Full piece.

2. Fajitas and sushi
“Being born and raised in SoCal, having fajitas and sushi was a part of my entire childhood, and I’m going back to what I had in 2006,” Woods said. “So, we’ll have steak and chicken fajitas, and we’ll have sushi and sashimi out on the deck, and I hope the guys will enjoy it.”
  • “Woods also said he’s considering serving milkshakes for desert like he did during the 1998 dinner.”
  • “That was one of the most great memories to see Gene Sarazen and Sam Snead having milkshakes that night in ’98,” he said.”

Full piece.

3. Why a tour caddie is always on the hot seat 
The Undercover Tour Caddie writeth again…“I’ve been lucky to partner with 18 players on the PGA and developmental tours, four of which were longtime appointments. I’ve also been fired 17 times-and among my friends, that’s on the low end of the spectrum…”
  • “The majority of the time, the breakups are amicable and done in person. I consider myself friends with almost all the players I’ve worked for, and though there were some strong emotions from both sides when it came time to disband, I get it. This is a business, and they’re making a business decision. Plus, you don’t want to burn any bridges. I’ve had two guys toss me aside after a month’s work, only for them to circle back within the year, one of which ended up sticking for five seasons.”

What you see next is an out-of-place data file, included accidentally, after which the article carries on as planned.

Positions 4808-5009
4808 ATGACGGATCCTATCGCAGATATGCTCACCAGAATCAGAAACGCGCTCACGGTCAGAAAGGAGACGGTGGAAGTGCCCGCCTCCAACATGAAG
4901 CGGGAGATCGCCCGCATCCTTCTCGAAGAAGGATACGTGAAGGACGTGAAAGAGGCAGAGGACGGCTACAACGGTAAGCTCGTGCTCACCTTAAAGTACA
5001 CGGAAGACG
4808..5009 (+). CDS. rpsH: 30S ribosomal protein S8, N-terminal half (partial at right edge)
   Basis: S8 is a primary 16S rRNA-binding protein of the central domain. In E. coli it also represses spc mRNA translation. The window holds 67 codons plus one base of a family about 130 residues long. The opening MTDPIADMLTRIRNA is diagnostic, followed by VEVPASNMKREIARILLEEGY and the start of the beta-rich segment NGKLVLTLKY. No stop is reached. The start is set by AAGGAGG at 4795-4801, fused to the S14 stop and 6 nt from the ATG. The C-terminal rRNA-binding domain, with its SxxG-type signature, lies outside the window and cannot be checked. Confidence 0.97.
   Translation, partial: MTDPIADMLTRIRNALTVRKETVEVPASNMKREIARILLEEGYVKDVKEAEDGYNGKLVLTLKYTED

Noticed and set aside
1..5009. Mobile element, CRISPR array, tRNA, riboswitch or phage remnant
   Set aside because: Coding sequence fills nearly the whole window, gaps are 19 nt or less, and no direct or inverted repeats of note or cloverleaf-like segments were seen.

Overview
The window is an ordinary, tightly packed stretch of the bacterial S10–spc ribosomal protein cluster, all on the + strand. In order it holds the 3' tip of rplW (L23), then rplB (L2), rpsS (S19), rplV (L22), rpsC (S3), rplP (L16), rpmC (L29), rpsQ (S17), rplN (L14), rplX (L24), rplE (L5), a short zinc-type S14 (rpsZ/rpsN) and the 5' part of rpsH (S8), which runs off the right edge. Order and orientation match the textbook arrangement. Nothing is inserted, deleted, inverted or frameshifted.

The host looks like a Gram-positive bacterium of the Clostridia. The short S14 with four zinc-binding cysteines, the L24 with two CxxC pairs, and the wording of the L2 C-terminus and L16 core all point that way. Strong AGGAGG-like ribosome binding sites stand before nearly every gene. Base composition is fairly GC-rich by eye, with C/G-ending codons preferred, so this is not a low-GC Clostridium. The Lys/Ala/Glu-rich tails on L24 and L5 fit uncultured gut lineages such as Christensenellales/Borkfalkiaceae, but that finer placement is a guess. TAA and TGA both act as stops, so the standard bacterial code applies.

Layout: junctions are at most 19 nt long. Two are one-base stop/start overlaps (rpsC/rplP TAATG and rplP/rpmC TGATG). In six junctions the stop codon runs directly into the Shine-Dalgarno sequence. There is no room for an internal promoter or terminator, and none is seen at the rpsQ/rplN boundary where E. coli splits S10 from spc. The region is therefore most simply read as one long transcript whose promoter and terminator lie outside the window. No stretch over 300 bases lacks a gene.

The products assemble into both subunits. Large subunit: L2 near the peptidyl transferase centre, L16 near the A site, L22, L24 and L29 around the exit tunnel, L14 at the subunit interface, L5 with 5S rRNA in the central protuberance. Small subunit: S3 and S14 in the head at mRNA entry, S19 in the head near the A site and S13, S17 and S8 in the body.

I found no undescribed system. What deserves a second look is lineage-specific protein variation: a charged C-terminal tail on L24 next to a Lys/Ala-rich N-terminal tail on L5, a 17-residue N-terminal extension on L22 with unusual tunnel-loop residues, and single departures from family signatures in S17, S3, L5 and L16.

• “There have been callous splits. In the early 2000s, I was trying to get my guy to hit an 8-iron on an approach at the 71st hole. He was adamant that 9 was the play. I strongly, but respectfully, said he needed to club up. He went with the 9; his ball came up short of the green, and he couldn’t get up and down. That bogey dropped us out of the top 10. He fired me after signing his card, claiming he needed someone “who has faith in me.” Hey, I had faith-faith that his 9 was the wrong club.”

Full piece.

4. The best part of Tiger’s Masters win…
Golf Digest’s Dave Shedloski…”Last April at Augusta National Golf Club, behind the 18th green, after tapping in for a one-stroke victory and fifth Masters triumph, there were hugs all around, none sweeter than those from his daughter and son.”
  • “I think what made it so special is that they saw me fail the year before at the British Open. I had gotten the lead there and made bogey, double, and ended up losing to Francesco,” Woods said. “To have them experience what it feels like to be part of a major championship and watch their dad fail and not get it done, and now to be a part of it when I did get it done, I think it’s two memories that they will never forget. And the embraces and the hugs and the excitement, because they know how I felt and what it felt like when I lost at Carnoustie … to have the complete flip with them in less than a year, it was very fresh in their minds.”